had bright red eyes the size of hens' eggs, long fangs and multi-
colored spikes down its head and back."
The creature reportedly disembowelled the family goat, draining the
blood from its neck.
Some theories - and eyewitness accounts - are harder to believe than
others. Consider the latest sighting in the Puerto Rican town of
Caguas, where the chupacabras allegedly entered a bedroom window and
mauled a stuffed teddy bear, leaving a "puddle of slime."
Critics say the hysteria has been whipped up by sensationalist media
that are eager to promote the legend as part of a sales or rating
drive. Puerto Rico is a fertile market for such bizarre tales, due
to widespread Afro-Caribbean cultural and religious beliefs that
involve animal sacrifices and blood rituals.
Officials say folk monster tales are hard to combat with rational
Just ask Magill, the Miami zoologist. When he attended the Sweetwater
slaying, he pointed out to residents what he believes to be
incontrovertible proof the killer was a large dog, maybe 50 pounds in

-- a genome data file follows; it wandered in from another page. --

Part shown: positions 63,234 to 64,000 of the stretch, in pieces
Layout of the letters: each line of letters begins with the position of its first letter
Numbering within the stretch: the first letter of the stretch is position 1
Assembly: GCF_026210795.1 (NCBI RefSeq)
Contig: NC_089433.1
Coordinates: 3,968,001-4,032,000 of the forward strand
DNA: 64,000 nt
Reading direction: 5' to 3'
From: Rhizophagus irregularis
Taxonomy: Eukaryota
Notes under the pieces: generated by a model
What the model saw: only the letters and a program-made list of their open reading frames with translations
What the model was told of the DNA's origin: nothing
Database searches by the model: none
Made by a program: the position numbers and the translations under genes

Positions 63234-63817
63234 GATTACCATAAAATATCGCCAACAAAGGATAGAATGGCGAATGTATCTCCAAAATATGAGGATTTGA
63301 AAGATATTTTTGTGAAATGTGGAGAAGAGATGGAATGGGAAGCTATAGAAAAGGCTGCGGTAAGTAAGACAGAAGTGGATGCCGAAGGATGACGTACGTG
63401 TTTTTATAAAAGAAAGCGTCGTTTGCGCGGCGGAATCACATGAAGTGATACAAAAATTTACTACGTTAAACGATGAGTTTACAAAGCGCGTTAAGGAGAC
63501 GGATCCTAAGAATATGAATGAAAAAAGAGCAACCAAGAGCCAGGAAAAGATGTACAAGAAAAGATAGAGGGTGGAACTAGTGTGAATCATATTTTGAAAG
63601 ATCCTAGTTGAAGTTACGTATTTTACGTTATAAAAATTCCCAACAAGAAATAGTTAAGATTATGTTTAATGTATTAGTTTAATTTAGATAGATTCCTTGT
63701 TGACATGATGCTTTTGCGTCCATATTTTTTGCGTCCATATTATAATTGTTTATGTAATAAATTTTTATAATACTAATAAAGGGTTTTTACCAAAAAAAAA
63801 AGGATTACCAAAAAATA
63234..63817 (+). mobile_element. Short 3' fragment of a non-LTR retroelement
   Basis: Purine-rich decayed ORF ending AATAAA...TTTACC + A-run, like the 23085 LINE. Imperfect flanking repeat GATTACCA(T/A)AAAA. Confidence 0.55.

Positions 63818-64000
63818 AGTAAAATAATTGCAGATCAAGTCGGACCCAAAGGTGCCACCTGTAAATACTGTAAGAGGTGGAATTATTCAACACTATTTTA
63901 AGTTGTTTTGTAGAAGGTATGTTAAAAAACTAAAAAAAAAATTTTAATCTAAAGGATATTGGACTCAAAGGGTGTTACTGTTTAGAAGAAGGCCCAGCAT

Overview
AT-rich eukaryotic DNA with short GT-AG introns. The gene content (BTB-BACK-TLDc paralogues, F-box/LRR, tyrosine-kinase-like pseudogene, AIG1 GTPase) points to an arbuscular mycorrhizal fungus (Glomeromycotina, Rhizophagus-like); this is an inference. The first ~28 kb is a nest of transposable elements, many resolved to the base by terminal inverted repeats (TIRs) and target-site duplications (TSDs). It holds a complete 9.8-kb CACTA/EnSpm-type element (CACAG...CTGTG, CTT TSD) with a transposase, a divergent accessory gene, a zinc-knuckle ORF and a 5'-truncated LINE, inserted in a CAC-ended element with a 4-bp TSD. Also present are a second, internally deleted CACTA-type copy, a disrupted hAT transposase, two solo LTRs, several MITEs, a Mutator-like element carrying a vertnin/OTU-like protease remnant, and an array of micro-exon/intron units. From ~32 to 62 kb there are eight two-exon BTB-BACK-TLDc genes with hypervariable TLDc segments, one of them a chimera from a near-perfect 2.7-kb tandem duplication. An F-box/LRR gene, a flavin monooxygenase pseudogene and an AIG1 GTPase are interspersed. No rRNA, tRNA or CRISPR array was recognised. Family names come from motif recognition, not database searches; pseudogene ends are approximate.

weight, or more.
"They were just totally not listening," he said.
On inspection he found the bite marks were "classic canine punctures
As for the vampire theory, "Contrary to the popular belief, all the
animals were full of blood."
He demonstrated this on one dead goat. "I took a knife and cut into
the carotid artery and blood came out of the carcass."
He also showed where he believes a dog dug its way under the garden
"It was a classic dog digging. You could see all the dirt pushed back
and dog hair on the bottom of the fence." Magill was able to identify
footprints as being that of a dog.
Residents wanted to know why none of the animals had been eaten. Again
he points to what he calls the "classic m.o." of dog attacks. "Dogs
don't kill for food, they kill for fun. It's a thrill."
For Magill the scene was a deja vu experience. Two years earlier, dogs
killed 15 antelopes at the zoo in the same fashion.
But Magill says all his explanations were for naught. Local residents
were enthralled by heavy media attention that day.
An older woman came out of the house and turning to a group of TV
cameras demonstrated how she had confronted the chupacabras.
"It stood up on two legs and was hunched over like this with big arms
and looked at me with these red eyes," the woman said.
"I just said, "Oh jeez, here we go,' " says a discouraged Magill.
"As soon as she did that every news media camera zoomed in on her. That